Maiden Tibetan women’s basketball tournament against TB begins

The opening match between Clementown(black) and Bylakuppee(White).

DHARAMSALA, 2 July: The maiden Tibetan women’s basketball tournament against tuberculosis began today at Gangchen Kyishong Basketball ground here in Dharamsala at the Tibetan Secretariat.

The sporting event titled, ‘1st Tibetan women’s Basketball Tournament against tuberculosis’ is jointly organized by the Health Department of Central Tibetan Administration and Tibetan National Sports Association with an objective to raise awareness about tuberculosis in particular and general health at large within the Tibetan community in exile.

The Secretary of the CTA’s Health Department, Palden Dhondup briefly addressed the congregation before the tournament began.

“Though sporting events are generally held across the world to promote political and economic relations between nations, we have organised the tournament with an objective to improve physical and mental wellbeing, the general health within the Tibetan community in exile and to empower Tibetan women,” Palden Dhondup said.

Three teams from Dharamsala, one each from Nepal, Bylakuppee, Clementown and Suja are participating in the tournament.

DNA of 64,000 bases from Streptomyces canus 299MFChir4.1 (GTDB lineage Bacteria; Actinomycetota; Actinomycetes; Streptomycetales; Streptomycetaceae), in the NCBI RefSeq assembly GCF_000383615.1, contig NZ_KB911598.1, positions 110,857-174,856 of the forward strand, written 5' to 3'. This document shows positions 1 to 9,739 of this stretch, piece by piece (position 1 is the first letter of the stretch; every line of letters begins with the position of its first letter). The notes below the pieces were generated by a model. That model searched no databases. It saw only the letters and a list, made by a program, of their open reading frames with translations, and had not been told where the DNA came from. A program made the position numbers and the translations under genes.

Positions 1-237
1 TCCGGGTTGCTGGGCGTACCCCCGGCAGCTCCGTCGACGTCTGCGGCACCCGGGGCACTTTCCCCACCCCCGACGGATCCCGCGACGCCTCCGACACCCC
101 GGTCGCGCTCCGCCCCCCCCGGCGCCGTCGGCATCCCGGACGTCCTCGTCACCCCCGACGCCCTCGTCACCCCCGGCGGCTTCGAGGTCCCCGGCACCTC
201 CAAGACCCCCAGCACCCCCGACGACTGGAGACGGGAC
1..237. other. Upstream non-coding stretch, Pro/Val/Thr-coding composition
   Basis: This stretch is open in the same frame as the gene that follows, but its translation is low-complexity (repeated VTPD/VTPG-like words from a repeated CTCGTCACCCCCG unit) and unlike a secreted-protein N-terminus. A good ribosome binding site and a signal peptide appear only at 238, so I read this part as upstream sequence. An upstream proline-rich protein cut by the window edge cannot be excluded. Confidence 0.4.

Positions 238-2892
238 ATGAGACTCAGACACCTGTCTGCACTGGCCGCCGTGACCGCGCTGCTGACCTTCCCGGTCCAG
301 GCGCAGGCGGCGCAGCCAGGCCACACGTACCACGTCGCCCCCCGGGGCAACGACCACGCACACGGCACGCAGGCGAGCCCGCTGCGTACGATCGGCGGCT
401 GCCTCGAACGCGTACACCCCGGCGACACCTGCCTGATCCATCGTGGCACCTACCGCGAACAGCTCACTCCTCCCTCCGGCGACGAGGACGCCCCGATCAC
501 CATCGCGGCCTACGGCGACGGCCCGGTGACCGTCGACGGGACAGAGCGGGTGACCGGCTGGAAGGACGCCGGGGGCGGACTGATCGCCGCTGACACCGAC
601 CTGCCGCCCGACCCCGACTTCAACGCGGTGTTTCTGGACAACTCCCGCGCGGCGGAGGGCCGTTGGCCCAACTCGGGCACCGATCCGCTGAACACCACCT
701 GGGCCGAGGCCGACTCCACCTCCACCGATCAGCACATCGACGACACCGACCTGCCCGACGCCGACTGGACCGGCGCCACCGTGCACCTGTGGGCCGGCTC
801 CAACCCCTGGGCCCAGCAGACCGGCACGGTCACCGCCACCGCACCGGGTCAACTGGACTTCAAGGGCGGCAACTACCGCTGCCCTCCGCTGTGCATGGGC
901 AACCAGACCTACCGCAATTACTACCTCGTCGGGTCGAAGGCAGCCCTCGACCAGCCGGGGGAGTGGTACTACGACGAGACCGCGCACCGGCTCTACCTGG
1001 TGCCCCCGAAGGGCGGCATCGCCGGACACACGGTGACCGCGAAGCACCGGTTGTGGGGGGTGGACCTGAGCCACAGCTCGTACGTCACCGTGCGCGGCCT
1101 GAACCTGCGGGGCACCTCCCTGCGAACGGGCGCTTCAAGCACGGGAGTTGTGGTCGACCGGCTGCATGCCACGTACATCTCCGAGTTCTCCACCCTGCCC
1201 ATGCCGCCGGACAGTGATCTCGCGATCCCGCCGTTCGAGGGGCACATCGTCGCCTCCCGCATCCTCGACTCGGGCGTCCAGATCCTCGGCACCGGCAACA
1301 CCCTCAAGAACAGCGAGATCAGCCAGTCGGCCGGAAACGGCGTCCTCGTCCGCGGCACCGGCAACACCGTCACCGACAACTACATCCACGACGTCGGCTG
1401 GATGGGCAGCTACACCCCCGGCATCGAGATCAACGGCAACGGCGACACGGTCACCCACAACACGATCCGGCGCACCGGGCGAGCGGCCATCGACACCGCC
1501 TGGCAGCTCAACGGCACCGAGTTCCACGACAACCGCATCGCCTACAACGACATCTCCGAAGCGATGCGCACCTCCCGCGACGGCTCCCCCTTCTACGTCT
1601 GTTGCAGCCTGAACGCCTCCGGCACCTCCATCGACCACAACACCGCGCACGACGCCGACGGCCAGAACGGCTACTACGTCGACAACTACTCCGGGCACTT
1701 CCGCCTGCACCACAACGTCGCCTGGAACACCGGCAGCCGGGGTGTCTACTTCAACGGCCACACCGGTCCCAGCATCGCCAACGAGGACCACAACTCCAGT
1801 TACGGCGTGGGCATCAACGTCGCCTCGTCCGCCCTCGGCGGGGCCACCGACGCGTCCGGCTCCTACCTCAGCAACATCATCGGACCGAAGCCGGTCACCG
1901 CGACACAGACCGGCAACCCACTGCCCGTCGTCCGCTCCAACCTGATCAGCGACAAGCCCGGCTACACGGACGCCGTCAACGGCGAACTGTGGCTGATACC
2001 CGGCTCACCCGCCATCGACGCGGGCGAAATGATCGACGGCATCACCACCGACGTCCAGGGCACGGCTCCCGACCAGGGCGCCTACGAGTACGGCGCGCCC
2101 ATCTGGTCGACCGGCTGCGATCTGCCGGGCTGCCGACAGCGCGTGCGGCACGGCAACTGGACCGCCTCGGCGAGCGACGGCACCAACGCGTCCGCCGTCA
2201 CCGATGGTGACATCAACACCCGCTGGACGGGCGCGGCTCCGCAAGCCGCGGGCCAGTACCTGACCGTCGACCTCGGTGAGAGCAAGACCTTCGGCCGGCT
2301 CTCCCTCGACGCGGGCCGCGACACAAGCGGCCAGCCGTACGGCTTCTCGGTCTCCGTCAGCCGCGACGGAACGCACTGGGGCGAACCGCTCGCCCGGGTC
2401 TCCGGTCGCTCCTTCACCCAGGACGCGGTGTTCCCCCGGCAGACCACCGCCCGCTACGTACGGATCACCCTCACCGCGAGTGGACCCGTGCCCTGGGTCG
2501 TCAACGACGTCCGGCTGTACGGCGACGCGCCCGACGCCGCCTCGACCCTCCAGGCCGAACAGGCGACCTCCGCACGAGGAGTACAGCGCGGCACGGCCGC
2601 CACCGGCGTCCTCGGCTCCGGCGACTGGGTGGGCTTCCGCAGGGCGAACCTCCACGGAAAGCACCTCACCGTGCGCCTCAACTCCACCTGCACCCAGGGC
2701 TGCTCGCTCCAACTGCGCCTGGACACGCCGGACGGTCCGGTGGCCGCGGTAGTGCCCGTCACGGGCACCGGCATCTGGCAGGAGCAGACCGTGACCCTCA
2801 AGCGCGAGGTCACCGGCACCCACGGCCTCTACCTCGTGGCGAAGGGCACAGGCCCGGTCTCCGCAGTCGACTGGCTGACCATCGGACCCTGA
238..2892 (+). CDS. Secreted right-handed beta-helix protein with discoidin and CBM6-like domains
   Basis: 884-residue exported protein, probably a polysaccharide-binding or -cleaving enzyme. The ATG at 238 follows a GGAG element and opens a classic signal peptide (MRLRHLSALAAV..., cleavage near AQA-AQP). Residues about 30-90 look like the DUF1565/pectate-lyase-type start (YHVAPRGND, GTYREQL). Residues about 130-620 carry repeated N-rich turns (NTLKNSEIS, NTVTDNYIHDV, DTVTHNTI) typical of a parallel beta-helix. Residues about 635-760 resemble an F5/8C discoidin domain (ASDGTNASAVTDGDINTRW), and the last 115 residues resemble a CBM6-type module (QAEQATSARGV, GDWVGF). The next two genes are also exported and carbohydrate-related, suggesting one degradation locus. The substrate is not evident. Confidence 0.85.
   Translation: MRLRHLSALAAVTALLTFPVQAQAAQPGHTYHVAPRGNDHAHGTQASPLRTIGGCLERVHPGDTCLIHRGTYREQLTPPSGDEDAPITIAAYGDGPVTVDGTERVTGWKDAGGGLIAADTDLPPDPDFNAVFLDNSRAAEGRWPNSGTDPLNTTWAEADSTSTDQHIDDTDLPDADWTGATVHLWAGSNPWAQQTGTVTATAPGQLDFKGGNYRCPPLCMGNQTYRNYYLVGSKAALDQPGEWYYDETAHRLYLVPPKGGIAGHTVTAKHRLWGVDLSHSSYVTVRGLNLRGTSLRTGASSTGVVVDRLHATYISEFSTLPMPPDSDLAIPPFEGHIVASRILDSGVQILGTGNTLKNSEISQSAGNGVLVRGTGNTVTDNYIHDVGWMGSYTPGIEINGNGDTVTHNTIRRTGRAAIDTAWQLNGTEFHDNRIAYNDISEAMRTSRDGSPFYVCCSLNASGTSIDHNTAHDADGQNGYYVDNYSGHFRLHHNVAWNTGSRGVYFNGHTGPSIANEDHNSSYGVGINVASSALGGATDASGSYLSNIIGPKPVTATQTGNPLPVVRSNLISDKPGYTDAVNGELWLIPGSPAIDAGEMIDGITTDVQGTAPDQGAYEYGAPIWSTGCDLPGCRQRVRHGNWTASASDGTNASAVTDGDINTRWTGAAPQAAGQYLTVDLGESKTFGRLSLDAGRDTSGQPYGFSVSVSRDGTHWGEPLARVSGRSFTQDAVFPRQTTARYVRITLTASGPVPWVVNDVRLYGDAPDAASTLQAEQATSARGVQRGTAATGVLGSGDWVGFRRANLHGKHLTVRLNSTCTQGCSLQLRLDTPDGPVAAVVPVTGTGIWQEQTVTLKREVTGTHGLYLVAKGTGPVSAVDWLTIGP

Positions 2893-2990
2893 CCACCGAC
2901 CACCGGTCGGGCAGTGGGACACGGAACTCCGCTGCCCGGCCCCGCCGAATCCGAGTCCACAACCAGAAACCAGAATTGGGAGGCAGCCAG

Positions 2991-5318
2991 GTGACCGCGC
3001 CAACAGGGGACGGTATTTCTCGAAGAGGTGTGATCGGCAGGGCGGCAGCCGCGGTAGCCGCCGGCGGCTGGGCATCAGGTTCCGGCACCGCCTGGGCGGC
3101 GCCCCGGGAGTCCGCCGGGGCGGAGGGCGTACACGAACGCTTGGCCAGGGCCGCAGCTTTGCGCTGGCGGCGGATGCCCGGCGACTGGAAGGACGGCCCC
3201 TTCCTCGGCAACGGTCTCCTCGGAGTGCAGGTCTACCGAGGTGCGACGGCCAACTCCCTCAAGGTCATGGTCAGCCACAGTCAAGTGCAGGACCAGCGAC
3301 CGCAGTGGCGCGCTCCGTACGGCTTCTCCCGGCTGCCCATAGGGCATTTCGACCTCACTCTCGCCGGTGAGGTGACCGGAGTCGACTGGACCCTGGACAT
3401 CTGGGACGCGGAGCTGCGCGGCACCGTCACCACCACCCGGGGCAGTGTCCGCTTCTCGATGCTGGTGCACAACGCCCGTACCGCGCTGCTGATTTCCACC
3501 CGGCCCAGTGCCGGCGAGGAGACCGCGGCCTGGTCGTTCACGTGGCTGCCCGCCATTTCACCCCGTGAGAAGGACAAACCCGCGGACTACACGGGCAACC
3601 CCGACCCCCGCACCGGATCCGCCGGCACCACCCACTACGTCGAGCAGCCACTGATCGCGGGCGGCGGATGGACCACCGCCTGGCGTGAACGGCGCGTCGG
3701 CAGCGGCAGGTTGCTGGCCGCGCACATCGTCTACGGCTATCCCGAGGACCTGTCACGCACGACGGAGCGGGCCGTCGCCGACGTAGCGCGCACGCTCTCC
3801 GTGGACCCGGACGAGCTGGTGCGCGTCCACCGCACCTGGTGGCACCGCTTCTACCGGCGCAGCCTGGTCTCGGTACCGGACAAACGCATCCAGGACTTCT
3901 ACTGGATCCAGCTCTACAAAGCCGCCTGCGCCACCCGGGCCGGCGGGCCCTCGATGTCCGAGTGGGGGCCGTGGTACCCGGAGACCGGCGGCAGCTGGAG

Group photo of participating teams and their coaches with the sectaries of CTA’s Health Dept. and Tibetan National Sports Association.

The inaugural match of the tournament was played between the Clementown team and Bylakuppee team and the final match will be played on 6th July, coinciding with His Holiness the Dalai Lama’s 84thbirthday.

“It is important to support our women on any platform therefore, we hope this tournament will encourage more women to participate in sports in the future,” the organisers said in their press release.

The tournament has been generously funded by the Dalai Lama’s Charitable trust.

The Gangchen Kyishong Basketball ground serves as the only recreational space for the staff of the Tibetan administration as well as Tibetan sports enthusiasts working in organizations and offices located near the ground.

Nearly one in five Tibetan refugee schoolchildren have tuberculosis infection, against the worldwide estimation of one in 28 children according to findings by researchers at Johns Hopkins Medicine and the University of Wisconsin.

An initiative, have Zero TB by 2025 is underway since 2017 completely eradicate TB from the exiled Tibetan community in India.

The initiative is led by researchers from Johns Hopkins schools of Medicine, Nursing, Public Health, Business, Education, and Arts & Sciences who have partnered with the Tibetan Delek Hospital and the Tibetan community in India backed by the exile administration.

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